Sensational newspaper headlines, online news articles and chat rooms, even everyday conversation are all sources of perpetuating popular myths and misconceptions about breast cancer. Dispelling such myths can go some way to remove confusion or uncertainty that, left unchecked could hinder good prevention or even treatment decisions.
MYTH – Breast cancer is a single disease
- There are several types of breast cancer, the slower growing Luminal A and more aggressive Luminal B incorporate the ER+ types; HER2 enriched breast cancer that responds to Herceptin and other HER2-targeting treatments, and basal-like (also called triple negative) that are associated with BRCA1 gene mutation carriers. Read more about these types and treatments here.
MYTH – Breast cancer only affects women
- Though rare, breast cancer can occur in men due to the presence of duct cells in breast tissue, and is particularly associated with male carriers of a BRCA2 gene mutation. Around 1 man a day is diagnosed with breast cancer in the UK.
MYTH – There is always a lump
- In some cases, a lump cannot be felt but other symptoms are experienced such as a change in direction, inversion of or discharge from the nipple, skin dimpling, or change in breast shape or colour.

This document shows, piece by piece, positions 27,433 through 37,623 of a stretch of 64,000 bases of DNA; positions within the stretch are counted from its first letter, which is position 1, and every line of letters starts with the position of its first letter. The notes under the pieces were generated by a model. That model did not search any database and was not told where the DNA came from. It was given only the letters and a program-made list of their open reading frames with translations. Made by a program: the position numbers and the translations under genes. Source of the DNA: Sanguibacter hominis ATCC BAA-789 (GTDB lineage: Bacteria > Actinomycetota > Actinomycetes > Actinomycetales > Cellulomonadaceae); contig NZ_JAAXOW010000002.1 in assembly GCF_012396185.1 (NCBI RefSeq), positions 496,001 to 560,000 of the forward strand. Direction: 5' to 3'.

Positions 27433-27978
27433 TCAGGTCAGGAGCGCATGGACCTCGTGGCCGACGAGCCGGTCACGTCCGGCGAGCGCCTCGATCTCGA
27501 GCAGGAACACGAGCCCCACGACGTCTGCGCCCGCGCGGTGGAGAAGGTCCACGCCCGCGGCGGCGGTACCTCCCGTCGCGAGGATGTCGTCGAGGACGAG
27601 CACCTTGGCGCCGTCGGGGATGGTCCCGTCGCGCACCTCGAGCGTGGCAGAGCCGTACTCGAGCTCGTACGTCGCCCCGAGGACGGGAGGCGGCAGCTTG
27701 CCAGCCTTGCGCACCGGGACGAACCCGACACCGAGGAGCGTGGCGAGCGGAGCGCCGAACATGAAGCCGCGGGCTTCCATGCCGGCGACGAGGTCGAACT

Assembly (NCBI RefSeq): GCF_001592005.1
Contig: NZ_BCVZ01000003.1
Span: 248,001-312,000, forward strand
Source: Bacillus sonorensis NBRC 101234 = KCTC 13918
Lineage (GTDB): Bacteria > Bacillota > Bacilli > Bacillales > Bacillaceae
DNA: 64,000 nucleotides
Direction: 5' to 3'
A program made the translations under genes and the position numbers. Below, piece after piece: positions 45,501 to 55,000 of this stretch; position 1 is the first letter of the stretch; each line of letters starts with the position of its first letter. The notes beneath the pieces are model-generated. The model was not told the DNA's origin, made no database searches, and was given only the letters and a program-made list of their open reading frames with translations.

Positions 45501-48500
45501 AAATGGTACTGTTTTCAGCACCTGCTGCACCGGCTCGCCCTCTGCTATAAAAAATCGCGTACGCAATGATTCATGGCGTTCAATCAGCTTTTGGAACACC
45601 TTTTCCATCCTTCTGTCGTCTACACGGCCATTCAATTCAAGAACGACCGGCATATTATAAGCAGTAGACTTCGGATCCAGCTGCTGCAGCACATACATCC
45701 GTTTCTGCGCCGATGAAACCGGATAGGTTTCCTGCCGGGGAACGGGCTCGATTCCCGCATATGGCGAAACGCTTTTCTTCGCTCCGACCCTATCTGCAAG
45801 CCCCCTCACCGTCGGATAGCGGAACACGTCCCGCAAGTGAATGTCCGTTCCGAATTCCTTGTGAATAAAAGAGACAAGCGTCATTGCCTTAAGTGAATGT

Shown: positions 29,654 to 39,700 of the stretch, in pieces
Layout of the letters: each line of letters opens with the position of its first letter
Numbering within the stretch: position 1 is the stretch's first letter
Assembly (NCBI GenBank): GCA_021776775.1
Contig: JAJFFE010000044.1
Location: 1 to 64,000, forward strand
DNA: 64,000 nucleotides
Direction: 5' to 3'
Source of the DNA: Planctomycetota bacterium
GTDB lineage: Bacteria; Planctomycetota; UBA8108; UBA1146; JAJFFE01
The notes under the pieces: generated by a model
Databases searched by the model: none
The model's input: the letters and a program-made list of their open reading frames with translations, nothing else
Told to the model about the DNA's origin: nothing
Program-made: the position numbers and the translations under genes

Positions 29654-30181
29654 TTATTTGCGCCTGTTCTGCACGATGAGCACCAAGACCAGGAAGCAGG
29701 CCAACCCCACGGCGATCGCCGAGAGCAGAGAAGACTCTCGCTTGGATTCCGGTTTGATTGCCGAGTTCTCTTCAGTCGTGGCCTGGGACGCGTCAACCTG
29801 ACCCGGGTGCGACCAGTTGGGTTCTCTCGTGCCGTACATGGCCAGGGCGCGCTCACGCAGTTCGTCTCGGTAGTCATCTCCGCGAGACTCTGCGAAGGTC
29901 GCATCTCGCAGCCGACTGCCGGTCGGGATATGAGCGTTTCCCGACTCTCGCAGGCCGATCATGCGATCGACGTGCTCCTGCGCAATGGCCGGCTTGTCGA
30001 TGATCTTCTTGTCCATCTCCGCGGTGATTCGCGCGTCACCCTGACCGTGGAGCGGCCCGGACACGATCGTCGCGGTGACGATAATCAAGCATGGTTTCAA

MYTH – Women with larger breasts are more likely to get breast cancer
- In fact, women who have DENSER breasts and are more likely to get breast cancer, as there is more glandular tissue (ducts and lobes, which can become cancerous) vs fatty tissue, and smaller breasts tend to be denser.
MYTH – Underwired bra’s, deodorants, breast implants, bumping or bruising breasts increases risk
- These factors have not been associated with breast cancer. Being overweight, not being physically active and eating lots of red and processed meat have all been linked with increased risk.